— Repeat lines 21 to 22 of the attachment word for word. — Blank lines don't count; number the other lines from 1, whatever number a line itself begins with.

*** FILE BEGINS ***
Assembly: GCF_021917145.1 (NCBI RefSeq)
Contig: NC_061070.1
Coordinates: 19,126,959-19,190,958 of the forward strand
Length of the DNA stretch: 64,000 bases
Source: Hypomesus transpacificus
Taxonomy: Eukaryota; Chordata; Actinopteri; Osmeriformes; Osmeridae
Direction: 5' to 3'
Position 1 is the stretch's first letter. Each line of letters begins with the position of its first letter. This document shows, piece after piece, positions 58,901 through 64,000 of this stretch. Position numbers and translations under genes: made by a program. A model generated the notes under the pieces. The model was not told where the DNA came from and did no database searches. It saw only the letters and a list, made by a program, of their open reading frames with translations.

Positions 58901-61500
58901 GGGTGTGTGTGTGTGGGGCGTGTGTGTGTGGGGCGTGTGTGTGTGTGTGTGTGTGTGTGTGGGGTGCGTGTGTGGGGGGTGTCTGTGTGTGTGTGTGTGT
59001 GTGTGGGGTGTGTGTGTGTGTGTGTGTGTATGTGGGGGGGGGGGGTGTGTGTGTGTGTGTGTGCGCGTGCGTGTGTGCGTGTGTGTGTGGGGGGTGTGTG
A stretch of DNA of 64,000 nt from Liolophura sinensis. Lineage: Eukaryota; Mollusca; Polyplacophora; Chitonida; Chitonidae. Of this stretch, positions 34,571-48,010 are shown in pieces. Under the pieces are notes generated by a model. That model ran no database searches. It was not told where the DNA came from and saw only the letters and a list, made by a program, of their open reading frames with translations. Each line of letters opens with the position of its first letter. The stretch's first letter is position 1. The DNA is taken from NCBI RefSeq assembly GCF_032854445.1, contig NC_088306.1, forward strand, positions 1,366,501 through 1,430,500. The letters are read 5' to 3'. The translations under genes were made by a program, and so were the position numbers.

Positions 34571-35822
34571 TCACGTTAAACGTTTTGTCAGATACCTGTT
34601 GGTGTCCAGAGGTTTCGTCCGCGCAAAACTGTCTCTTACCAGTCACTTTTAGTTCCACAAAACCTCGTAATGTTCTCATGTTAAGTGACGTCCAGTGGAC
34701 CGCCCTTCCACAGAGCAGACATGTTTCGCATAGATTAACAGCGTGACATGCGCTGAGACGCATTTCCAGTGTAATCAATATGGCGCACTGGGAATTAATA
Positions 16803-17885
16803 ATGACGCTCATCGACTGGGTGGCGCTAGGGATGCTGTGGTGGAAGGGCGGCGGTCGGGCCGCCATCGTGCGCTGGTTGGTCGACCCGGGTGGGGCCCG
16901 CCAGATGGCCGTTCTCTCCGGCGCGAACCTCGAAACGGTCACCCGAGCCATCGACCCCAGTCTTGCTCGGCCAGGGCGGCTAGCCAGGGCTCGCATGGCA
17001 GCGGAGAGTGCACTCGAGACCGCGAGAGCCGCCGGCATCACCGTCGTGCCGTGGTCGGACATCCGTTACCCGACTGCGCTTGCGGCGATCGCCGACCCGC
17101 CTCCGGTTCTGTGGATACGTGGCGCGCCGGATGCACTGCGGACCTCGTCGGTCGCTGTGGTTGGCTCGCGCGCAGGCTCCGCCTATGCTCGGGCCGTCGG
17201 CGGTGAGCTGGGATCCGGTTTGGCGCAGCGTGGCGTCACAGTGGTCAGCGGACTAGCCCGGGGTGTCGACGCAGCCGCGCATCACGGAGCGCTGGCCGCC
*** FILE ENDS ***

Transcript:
17101 CTCCGGTTCTGTGGATACGTGGCGCGCCGGATGCACTGCGGACCTCGTCGGTCGCTGTGGTTGGCTCGCGCGCAGGCTCCGCCTATGCTCGGGCCGTCGG
17201 CGGTGAGCTGGGATCCGGTTTGGCGCAGCGTGGCGTCACAGTGGTCAGCGGACTAGCCCGGGGTGTCGACGCAGCCGCGCATCACGGAGCGCTGGCCGCC